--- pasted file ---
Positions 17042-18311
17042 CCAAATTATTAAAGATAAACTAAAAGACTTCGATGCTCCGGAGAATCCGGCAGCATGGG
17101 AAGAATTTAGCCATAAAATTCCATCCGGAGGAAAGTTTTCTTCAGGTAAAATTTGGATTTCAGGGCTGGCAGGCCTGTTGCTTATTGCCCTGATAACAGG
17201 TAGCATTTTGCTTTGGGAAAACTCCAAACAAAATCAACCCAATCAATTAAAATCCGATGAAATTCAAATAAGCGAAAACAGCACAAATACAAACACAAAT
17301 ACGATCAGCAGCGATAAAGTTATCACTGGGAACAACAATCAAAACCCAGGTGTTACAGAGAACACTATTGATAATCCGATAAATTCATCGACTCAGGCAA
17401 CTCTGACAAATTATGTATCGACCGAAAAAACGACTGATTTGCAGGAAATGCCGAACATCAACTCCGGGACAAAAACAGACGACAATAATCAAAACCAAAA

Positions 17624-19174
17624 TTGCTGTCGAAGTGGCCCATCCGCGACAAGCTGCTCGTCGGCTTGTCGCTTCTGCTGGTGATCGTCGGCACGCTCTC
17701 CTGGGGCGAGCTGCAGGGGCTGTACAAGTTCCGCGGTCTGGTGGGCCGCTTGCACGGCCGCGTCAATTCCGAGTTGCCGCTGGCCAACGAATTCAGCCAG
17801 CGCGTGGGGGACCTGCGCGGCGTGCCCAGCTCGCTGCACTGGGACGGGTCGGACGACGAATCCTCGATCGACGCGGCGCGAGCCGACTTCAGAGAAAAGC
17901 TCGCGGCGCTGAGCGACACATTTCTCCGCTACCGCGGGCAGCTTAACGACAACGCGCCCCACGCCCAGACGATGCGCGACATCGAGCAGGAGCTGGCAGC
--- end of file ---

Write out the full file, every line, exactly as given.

Positions 17042-18311
17042 CCAAATTATTAAAGATAAACTAAAAGACTTCGATGCTCCGGAGAATCCGGCAGCATGGG
17101 AAGAATTTAGCCATAAAATTCCATCCGGAGGAAAGTTTTCTTCAGGTAAAATTTGGATTTCAGGGCTGGCAGGCCTGTTGCTTATTGCCCTGATAACAGG
17201 TAGCATTTTGCTTTGGGAAAACTCCAAACAAAATCAACCCAATCAATTAAAATCCGATGAAATTCAAATAAGCGAAAACAGCACAAATACAAACACAAAT
17301 ACGATCAGCAGCGATAAAGTTATCACTGGGAACAACAATCAAAACCCAGGTGTTACAGAGAACACTATTGATAATCCGATAAATTCATCGACTCAGGCAA
17401 CTCTGACAAATTATGTATCGACCGAAAAAACGACTGATTTGCAGGAAATGCCGAACATCAACTCCGGGACAAAAACAGACGACAATAATCAAAACCAAAA

Positions 17624-19174
17624 TTGCTGTCGAAGTGGCCCATCCGCGACAAGCTGCTCGTCGGCTTGTCGCTTCTGCTGGTGATCGTCGGCACGCTCTC
17701 CTGGGGCGAGCTGCAGGGGCTGTACAAGTTCCGCGGTCTGGTGGGCCGCTTGCACGGCCGCGTCAATTCCGAGTTGCCGCTGGCCAACGAATTCAGCCAG
17801 CGCGTGGGGGACCTGCGCGGCGTGCCCAGCTCGCTGCACTGGGACGGGTCGGACGACGAATCCTCGATCGACGCGGCGCGAGCCGACTTCAGAGAAAAGC
17901 TCGCGGCGCTGAGCGACACATTTCTCCGCTACCGCGGGCAGCTTAACGACAACGCGCCCCACGCCCAGACGATGCGCGACATCGAGCAGGAGCTGGCAGC